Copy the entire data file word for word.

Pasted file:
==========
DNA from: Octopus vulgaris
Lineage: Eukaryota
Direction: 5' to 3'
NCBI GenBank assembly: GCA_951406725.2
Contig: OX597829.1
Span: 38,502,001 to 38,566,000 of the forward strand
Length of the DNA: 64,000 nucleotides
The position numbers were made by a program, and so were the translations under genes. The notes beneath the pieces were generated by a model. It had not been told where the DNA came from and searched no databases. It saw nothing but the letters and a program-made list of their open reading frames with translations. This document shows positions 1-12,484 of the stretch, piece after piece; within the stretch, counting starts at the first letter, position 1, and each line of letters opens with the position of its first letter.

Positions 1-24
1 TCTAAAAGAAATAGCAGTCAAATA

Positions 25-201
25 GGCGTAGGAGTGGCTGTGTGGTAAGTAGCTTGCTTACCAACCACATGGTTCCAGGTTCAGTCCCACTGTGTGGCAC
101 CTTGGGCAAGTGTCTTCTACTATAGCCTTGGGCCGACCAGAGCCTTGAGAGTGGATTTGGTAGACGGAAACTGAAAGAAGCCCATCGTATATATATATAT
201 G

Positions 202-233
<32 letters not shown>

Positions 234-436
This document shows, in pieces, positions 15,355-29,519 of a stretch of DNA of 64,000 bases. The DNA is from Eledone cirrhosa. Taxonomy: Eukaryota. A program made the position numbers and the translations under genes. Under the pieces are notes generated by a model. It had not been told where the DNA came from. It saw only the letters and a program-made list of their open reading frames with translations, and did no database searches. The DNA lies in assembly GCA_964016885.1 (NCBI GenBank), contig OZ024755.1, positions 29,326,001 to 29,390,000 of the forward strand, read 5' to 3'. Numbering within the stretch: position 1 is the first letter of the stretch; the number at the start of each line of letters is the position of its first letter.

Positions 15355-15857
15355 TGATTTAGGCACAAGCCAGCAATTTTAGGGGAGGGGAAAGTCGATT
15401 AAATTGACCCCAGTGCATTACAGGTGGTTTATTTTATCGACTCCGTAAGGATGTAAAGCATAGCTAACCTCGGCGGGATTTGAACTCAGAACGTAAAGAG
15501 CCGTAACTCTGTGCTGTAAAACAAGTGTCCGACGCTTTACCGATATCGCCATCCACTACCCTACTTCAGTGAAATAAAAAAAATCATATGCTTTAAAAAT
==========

DNA from: Octopus vulgaris
Lineage: Eukaryota
Direction: 5' to 3'
NCBI GenBank assembly: GCA_951406725.2
Contig: OX597829.1
Span: 38,502,001 to 38,566,000 of the forward strand
Length of the DNA: 64,000 nucleotides
The position numbers were made by a program, and so were the translations under genes. The notes beneath the pieces were generated by a model. It had not been told where the DNA came from and searched no databases. It saw nothing but the letters and a program-made list of their open reading frames with translations. This document shows positions 1-12,484 of the stretch, piece after piece; within the stretch, counting starts at the first letter, position 1, and each line of letters opens with the position of its first letter.

Positions 1-24
1 TCTAAAAGAAATAGCAGTCAAATA

Positions 25-201
25 GGCGTAGGAGTGGCTGTGTGGTAAGTAGCTTGCTTACCAACCACATGGTTCCAGGTTCAGTCCCACTGTGTGGCAC
101 CTTGGGCAAGTGTCTTCTACTATAGCCTTGGGCCGACCAGAGCCTTGAGAGTGGATTTGGTAGACGGAAACTGAAAGAAGCCCATCGTATATATATATAT
201 G

Positions 202-233
<32 letters not shown>

Positions 234-436
This document shows, in pieces, positions 15,355-29,519 of a stretch of DNA of 64,000 bases. The DNA is from Eledone cirrhosa. Taxonomy: Eukaryota. A program made the position numbers and the translations under genes. Under the pieces are notes generated by a model. It had not been told where the DNA came from. It saw only the letters and a program-made list of their open reading frames with translations, and did no database searches. The DNA lies in assembly GCA_964016885.1 (NCBI GenBank), contig OZ024755.1, positions 29,326,001 to 29,390,000 of the forward strand, read 5' to 3'. Numbering within the stretch: position 1 is the first letter of the stretch; the number at the start of each line of letters is the position of its first letter.

Positions 15355-15857
15355 TGATTTAGGCACAAGCCAGCAATTTTAGGGGAGGGGAAAGTCGATT
15401 AAATTGACCCCAGTGCATTACAGGTGGTTTATTTTATCGACTCCGTAAGGATGTAAAGCATAGCTAACCTCGGCGGGATTTGAACTCAGAACGTAAAGAG
15501 CCGTAACTCTGTGCTGTAAAACAAGTGTCCGACGCTTTACCGATATCGCCATCCACTACCCTACTTCAGTGAAATAAAAAAAATCATATGCTTTAAAAAT